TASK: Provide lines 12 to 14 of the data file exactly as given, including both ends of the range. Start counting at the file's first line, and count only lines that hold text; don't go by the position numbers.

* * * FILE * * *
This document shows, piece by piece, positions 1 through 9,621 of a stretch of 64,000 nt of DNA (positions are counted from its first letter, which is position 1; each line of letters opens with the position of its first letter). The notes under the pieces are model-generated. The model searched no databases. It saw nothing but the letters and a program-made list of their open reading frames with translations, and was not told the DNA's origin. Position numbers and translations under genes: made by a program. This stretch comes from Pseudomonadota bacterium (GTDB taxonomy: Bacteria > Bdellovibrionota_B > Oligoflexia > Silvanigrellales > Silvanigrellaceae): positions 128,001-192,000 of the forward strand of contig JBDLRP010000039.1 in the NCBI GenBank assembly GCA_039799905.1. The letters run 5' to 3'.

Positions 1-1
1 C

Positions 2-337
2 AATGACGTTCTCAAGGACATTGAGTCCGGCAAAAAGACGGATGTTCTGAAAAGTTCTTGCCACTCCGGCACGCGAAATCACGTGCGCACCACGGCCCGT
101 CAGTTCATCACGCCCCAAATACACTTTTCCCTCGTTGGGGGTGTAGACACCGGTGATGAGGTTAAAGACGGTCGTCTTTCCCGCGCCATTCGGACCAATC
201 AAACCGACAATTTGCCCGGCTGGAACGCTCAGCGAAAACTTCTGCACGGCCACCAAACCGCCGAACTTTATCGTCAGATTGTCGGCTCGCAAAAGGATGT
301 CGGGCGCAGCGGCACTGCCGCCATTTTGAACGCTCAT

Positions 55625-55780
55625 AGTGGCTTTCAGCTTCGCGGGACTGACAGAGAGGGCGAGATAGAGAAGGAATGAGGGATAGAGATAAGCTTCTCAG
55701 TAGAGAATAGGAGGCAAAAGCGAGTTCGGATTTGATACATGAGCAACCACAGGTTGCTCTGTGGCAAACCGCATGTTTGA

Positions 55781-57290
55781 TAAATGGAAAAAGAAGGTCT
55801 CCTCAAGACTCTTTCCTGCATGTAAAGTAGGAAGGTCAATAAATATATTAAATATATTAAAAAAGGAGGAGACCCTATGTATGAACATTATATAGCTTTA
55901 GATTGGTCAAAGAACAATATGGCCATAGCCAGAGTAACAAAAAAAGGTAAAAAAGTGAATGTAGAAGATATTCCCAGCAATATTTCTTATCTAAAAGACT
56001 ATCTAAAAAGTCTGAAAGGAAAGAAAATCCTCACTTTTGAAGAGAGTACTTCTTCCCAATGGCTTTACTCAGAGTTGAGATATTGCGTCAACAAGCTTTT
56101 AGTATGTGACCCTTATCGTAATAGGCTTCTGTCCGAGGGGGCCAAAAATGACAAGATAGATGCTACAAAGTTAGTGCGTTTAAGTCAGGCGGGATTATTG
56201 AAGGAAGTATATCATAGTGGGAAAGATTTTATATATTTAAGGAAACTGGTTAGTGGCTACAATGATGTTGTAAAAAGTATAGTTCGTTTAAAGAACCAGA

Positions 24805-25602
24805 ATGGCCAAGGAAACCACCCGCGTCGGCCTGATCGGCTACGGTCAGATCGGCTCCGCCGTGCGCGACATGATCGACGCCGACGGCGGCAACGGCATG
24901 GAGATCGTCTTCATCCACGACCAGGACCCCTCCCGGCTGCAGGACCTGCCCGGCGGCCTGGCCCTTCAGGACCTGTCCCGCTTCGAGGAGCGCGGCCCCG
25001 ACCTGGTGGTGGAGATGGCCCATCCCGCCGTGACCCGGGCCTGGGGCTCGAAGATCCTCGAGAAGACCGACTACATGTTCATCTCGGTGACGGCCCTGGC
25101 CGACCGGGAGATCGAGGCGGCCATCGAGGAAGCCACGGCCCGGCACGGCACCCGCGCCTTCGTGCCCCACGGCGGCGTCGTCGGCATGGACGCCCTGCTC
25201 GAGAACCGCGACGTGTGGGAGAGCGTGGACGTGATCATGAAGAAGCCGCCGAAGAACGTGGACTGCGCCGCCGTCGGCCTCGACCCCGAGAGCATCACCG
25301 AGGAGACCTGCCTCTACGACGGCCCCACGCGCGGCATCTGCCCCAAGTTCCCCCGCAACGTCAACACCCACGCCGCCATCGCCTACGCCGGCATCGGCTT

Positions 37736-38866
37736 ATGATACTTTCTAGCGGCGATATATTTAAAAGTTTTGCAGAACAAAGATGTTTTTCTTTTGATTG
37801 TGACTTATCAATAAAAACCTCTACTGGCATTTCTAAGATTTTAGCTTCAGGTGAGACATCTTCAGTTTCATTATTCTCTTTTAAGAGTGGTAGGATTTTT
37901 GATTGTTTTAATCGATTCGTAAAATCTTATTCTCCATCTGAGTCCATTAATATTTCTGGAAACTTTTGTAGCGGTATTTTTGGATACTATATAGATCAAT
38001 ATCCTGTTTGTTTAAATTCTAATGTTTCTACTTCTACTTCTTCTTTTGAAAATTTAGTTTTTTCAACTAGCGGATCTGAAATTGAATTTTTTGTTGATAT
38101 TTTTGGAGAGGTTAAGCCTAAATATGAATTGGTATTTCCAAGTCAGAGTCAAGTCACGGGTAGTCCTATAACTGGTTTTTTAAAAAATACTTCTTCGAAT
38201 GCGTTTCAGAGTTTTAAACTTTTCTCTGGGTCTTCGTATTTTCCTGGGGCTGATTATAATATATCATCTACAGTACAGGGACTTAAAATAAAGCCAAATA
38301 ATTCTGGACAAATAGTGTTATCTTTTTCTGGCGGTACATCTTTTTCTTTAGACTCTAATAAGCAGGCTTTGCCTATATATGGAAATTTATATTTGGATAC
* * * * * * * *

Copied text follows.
Positions 55781-57290
55781 TAAATGGAAAAAGAAGGTCT
55801 CCTCAAGACTCTTTCCTGCATGTAAAGTAGGAAGGTCAATAAATATATTAAATATATTAAAAAAGGAGGAGACCCTATGTATGAACATTATATAGCTTTA